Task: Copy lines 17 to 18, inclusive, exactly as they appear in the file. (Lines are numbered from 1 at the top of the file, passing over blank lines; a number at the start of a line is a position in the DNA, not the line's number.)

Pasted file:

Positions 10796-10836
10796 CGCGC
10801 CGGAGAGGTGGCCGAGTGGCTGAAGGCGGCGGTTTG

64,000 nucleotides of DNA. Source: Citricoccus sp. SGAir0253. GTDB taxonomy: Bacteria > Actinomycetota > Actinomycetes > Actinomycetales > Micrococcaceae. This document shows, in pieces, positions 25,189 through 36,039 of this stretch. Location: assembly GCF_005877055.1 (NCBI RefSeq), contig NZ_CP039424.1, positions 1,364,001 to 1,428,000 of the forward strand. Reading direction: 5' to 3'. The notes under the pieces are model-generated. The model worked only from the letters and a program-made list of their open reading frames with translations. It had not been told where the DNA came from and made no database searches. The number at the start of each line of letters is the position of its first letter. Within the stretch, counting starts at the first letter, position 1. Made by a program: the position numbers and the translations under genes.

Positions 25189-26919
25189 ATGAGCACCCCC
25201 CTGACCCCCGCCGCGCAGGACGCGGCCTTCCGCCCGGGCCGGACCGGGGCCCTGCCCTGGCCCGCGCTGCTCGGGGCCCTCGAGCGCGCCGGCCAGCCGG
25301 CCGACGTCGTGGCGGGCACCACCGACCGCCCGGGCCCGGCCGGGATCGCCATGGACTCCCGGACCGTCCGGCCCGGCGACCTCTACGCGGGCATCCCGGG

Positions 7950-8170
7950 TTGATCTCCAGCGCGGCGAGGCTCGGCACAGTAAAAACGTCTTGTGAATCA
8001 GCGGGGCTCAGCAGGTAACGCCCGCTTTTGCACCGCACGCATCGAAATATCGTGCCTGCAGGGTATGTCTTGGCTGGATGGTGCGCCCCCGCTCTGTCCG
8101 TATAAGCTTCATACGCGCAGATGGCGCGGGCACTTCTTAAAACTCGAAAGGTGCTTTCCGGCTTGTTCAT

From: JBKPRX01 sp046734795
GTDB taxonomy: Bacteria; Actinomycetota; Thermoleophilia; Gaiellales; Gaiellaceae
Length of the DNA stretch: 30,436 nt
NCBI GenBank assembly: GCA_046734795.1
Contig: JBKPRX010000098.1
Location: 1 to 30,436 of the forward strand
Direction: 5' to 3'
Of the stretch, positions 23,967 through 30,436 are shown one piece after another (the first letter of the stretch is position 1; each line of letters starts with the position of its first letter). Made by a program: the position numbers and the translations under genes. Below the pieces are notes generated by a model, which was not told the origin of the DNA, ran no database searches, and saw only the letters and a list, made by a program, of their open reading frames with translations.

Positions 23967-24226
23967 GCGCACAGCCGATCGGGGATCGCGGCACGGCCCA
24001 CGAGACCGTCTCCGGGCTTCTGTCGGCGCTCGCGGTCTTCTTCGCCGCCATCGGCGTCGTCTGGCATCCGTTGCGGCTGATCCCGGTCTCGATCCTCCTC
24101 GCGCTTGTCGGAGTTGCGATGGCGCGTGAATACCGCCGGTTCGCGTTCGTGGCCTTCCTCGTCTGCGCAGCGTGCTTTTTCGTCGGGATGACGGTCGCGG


Contig: JBKPRX010000098.1
Location: 1 to 30,436 of the forward strand